How long can gas pains last?
How long can gas pains last? It depends on what is causing themYou double over. The pain in your abdomen is fierce. You are pretty sure you have a bad case of gas. How long can gas pains last?
The expulsion of gas from the rectum is called flatus and this relieves cramping, which is the result of stretching or distension of the rectum and colon. When a person can't pass gas the pain gets bad.
Gas pain will last until the gas is released. This usually takes the amount of time it takes digesting food to move through the intestines as waste: a few hours for some people. Gas pains may last longer for those with a slow digestive system. Digestive support aids may help relieve gas pains and help certain people avoid regular bouts of flatulence and discomfort.
What causes gas and pain?
Some people are really "gassy," causing them to cramp easily and often, which is uncomfortable and annoying. Certain foods, such as beans and cabbage, are notorious for causing flatulence, so assiduously avoid them if you have gas problems.
Gas leading to cramping is called colic. Babies suffer from it -- as can adults. The cramping is cyclic. It builds in strength, gradually eases and then starts all over again. Cramping happens when the walls of the intestine are squeezing or stretching due to muscle contractions.
If there is an infection that inflames or irritates the intestine or a blockage, contractions result.
Stress can be the culprit, causing intestinal peristalsis (muscle contractions.)
Those suffering from irritable bowel syndrome (IBS) frequently experience discomfort after eating. The pain is accompanied by bloating.
Bacteria in the colon ferment carbohydrates not digested in the small intestine, leading to gas. Foods responsible for flatulence and discomfort include whole grains, fruits, beans, peas and vegetables. Fiber supplements are known to cause flatulence and distress as can beer and soda.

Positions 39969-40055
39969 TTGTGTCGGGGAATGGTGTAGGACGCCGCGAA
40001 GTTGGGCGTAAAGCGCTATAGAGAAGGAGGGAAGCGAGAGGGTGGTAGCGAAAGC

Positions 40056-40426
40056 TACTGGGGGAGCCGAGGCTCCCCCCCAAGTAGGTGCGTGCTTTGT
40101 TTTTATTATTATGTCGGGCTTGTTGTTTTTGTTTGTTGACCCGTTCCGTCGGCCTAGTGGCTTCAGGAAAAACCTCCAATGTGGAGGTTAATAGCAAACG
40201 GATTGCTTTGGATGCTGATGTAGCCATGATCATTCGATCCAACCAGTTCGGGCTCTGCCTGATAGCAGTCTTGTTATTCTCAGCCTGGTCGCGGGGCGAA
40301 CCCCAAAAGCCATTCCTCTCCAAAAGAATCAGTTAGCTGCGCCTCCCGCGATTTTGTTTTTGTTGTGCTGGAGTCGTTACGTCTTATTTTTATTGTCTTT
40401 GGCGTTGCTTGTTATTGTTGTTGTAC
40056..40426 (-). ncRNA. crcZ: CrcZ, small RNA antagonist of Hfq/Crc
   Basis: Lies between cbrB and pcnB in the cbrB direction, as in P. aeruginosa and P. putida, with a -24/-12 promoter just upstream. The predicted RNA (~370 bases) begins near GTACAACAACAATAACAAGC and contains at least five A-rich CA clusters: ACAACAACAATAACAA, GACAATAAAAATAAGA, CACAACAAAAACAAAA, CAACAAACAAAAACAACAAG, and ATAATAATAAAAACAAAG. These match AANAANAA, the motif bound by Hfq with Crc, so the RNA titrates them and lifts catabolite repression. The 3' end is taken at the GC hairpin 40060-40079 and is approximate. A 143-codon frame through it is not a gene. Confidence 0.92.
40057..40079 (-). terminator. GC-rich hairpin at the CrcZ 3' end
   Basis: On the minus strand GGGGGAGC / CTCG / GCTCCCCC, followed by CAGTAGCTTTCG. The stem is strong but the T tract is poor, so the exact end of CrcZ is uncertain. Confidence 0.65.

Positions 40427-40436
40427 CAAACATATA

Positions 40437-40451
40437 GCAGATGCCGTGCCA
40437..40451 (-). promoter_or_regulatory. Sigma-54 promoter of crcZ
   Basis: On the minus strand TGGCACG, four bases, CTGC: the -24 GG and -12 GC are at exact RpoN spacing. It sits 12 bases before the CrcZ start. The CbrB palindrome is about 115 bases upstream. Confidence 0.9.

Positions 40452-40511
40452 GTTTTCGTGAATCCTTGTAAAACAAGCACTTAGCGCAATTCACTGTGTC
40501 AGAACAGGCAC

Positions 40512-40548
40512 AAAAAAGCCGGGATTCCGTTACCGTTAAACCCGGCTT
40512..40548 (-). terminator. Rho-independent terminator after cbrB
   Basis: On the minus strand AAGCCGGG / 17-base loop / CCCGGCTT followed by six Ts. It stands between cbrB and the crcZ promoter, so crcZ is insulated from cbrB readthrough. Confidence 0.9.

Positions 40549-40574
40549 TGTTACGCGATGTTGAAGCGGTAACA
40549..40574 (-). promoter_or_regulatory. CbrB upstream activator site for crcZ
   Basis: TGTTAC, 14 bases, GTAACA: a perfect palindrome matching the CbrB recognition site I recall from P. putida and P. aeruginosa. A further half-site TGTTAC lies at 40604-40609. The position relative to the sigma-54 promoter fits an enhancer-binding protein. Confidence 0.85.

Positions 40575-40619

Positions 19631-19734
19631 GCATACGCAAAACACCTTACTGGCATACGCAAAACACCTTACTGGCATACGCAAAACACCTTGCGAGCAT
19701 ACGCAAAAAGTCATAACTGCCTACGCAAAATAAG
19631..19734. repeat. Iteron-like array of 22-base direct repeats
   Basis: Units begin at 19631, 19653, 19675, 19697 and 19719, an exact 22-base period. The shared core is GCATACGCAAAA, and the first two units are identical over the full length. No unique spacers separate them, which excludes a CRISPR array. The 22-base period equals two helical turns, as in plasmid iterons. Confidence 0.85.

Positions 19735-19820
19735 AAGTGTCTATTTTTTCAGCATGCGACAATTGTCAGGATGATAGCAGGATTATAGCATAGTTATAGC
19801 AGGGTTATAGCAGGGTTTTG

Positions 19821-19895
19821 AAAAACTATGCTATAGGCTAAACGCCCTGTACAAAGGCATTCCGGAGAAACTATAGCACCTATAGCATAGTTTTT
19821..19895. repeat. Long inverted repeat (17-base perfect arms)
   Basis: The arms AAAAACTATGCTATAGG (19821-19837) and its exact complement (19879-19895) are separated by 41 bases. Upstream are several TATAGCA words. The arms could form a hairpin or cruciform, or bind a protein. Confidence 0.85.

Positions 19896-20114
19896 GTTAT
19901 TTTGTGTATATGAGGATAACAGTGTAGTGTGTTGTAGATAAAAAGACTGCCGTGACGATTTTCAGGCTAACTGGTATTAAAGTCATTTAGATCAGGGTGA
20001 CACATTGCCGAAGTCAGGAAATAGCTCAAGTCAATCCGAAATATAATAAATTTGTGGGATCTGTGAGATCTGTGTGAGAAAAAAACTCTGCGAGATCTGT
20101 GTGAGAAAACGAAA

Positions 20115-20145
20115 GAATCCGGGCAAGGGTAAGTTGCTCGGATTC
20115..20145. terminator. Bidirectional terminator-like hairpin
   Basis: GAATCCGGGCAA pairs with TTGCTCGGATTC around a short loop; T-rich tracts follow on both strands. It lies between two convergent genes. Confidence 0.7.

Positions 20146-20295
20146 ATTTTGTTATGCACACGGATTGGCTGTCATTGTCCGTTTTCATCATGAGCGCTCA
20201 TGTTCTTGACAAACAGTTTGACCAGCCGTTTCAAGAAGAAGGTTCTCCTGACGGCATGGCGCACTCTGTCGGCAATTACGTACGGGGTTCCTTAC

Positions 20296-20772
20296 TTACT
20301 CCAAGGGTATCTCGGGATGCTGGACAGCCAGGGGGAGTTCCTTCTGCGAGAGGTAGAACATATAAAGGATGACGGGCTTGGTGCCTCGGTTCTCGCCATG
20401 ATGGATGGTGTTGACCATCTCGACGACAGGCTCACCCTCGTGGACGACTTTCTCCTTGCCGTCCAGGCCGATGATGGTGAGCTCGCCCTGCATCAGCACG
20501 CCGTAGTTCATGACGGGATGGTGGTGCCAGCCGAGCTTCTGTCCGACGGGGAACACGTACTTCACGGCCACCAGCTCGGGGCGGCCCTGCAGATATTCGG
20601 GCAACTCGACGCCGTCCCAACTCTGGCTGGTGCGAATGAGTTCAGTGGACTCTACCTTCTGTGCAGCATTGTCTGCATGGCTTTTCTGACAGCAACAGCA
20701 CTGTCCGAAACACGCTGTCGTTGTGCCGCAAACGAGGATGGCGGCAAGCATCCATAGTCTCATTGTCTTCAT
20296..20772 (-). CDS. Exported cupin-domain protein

When constipated, a person becomes gaseous and experiences discomfort. Swallowing too much air when eating or drinking can lead to bloating and soreness. Crohn's disease, an inflammatory bowel disease, and diverticulitis can cause extreme flatulence and discomfort.
Taking antibiotics disrupts the regular bacterial flora in the bowel, resulting in flatulence. Eating artificial additives (sugar) leads to flatulence and diarrhea in some people.
When full of gas, a knotted feeling crops up in the abdomen accompanies by sensations of tightness and swelling (bloating.) Pain in the chest can result from the swallowing tube (esophagus) reacting when certain foods or hot or cold foods are eaten. Food prompts the gall bladder to release bile. If a person has gallstones the bile can cause a gallbladder attack.
If the intestine is blocked or narrowed this causes pain particularly when fibrous vegetables are eaten. Those that are lactose intolerant experience discomfort after eating or drinking items containing milk.
Jabbing or sharp cramps in the abdomen are part and parcel of trapped gas. Gas moves around, as do the pains. Gas can be released either as flatus (farts) or belches, which helps relieve discomfort. Although these hurt like crazy, they pains are generally short-lived. Once the gas is eliminated, the agony goes away.
If discomfort does not subside, this can indicate the presence of appendicitis, gallstones or heart disease. Call your physician if you are experiencing recurrent belly pain or severe and prolonged hurting, especially if you are also nauseated or vomiting, have chest pain, a fever, are losing weight or have bloody stools.
When belly pain does not go away, this must be addressed. It can be something more than gas build-up.